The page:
One of the most attractive features of a pet leopard gecko is its eyes. They are large and round and make leopard geckos incredibly attractive to look at. Unlike a lot of reptiles, these particular geckos have eyelids that move. As a result, they can blink and close their eyes when they sleep. This is rare even among geckos. So rare, in fact, that the first part of their scientific name and classification, Eublepharis macularius, translates to “good eyelids.” Nevertheless, with eyes of the size and type that leopard geckos have come an unfortunate number of issues. They are susceptible to eye infections, and there are several signs to look out for and steps to take when it comes to the eye health of these creatures.
Leopard Gecko Eye Infection
There are a number of different problems that can develop in the eyes of a leopard gecko. The main infections tend to be either viral, bacterial, or fungal related. The most common of all eye infections in a leopard gecko is bacterial in nature and is also fairly common in humans – conjunctivitis. You will easily notice if your leopard gecko has conjunctivitis as their eye will close. As well as this, the eyelid will bulge due to a build up of discharge.
Important: The conjunctiva is particularly prone to infection in leopard geckos, and the causes can vary.
Often it is environmental, and conjunctivitis is sometimes described as a disease that is easier prevented before it affects your gecko than cured after the fact. If their terrarium is not cleaned regularly or thoroughly, for example, bacteria can build up, especially in dirty water. If you suspect your leopard gecko has conjunctivitis, then it is crucial to take it to a vet as it will need antibiotic eye drops.
Something that is often mistaken for conjunctivitis is a parasitic worm, which can bury itself in the conjunctiva and present the same symptoms as a bacterial infection. If there are any signs of worms in the eye of your leopard gecko then a vet must be consulted as the problem could lead to permanent eve damage if left untreated.
Leopard Gecko Eye Problems
Your leopard gecko may have other problems that are either not an infection or maybe a precursor to an infection:
- Due to their environment and the nature of their movement, leopard geckos are prone to getting debris in their eyes. Sand, dust, or part of the substrate can get into their large eyes and either get stuck (causing bulging in the eyelid) or cause a scratch.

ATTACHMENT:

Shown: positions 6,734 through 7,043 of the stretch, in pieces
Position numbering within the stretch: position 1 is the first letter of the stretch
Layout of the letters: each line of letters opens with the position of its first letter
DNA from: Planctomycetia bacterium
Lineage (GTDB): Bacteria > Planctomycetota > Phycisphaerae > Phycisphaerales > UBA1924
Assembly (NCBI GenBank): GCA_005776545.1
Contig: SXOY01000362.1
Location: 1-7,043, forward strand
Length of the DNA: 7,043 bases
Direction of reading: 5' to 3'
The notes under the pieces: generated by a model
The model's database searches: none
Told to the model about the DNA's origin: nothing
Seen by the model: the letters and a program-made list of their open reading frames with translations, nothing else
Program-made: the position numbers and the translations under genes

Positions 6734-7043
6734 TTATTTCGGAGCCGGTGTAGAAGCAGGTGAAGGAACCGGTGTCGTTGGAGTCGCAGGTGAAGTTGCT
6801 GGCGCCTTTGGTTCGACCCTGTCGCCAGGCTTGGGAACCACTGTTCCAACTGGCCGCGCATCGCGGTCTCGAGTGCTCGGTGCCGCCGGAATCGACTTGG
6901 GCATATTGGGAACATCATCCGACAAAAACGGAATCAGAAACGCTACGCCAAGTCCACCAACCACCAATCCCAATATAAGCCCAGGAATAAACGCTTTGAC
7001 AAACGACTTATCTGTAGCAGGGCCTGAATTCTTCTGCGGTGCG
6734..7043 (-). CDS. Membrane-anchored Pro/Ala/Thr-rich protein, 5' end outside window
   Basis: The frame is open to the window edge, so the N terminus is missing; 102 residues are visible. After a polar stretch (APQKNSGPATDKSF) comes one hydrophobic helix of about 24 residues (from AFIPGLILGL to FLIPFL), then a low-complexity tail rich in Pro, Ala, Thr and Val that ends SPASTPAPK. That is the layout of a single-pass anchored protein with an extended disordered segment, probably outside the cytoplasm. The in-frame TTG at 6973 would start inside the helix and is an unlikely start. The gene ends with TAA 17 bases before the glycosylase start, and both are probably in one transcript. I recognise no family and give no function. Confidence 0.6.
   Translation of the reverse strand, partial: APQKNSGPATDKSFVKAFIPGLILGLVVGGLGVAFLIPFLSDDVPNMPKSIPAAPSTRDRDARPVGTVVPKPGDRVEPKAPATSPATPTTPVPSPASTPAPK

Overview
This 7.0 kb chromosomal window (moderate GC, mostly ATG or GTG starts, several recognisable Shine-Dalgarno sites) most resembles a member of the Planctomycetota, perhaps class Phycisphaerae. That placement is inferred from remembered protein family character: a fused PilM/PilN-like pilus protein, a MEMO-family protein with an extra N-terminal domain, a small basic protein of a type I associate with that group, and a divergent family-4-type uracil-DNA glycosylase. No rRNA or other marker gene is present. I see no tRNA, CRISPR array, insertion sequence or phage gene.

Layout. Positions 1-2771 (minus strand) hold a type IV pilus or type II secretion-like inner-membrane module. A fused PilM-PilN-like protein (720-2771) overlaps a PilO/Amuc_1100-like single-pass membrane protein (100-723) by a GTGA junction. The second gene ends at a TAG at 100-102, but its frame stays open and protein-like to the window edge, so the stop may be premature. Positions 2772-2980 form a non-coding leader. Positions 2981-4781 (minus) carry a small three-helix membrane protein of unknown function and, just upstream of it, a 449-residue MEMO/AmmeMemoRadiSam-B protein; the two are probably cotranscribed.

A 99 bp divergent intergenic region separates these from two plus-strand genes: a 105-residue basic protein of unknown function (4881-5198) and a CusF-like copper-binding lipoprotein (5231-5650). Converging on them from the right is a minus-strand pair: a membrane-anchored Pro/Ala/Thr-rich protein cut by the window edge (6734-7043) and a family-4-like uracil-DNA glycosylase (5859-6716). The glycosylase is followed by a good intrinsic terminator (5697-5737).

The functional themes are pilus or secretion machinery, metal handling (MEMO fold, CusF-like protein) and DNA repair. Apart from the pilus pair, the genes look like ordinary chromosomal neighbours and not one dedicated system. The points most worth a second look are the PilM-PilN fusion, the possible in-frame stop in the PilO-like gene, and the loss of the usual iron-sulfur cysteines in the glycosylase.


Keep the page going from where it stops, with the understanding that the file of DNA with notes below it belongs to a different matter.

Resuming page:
- During the shedding process, the dead skin around the eyes can sometimes become lodged and cause irritation. Owing to the nature of their eyelids, the dead skin is sometimes difficult to shed naturally. Should it get stuck around the eye, it can prevent a leopard gecko from opening its eye.
- As is always the case with reptiles, they are very sensitive to all elements of their environment, including light. If there is too much light in and around your leopard gecko’s terrarium, or not enough areas of shade, it can irritate their eyes and cause them to close.
- A lack of vitamin A, also known as hypovitaminosis A, can cause or exacerbate eye problems. It often presents the same symptoms as conjunctivitis and both issues can be treated simultaneously.
Preventing Eye Infections
There are ways that you can help prevent eye infections in your leopard gecko:
- Maintain a clean environment, with regularly changed water and substrate
- Monitor temperature, humidity, and light levels at all times
- Ensure only smooth items are present in your leopard gecko’s terrarium to avoid irritating the eyes
- Feed your leopard gecko the right balance of vitamins and minerals in order to prevent a wide range of issues, including eye problems caused by a lack of vitamin A.
- Featured Image (Leopard Gecko Resting Head): Image by Daniel Mačura from Pixabay
- Leopard Gecko Close-Up: Ruth Hartnup – CC BY 2.0
- Leopard Gecko: Christian von Faber-Castell – CC BY 4.0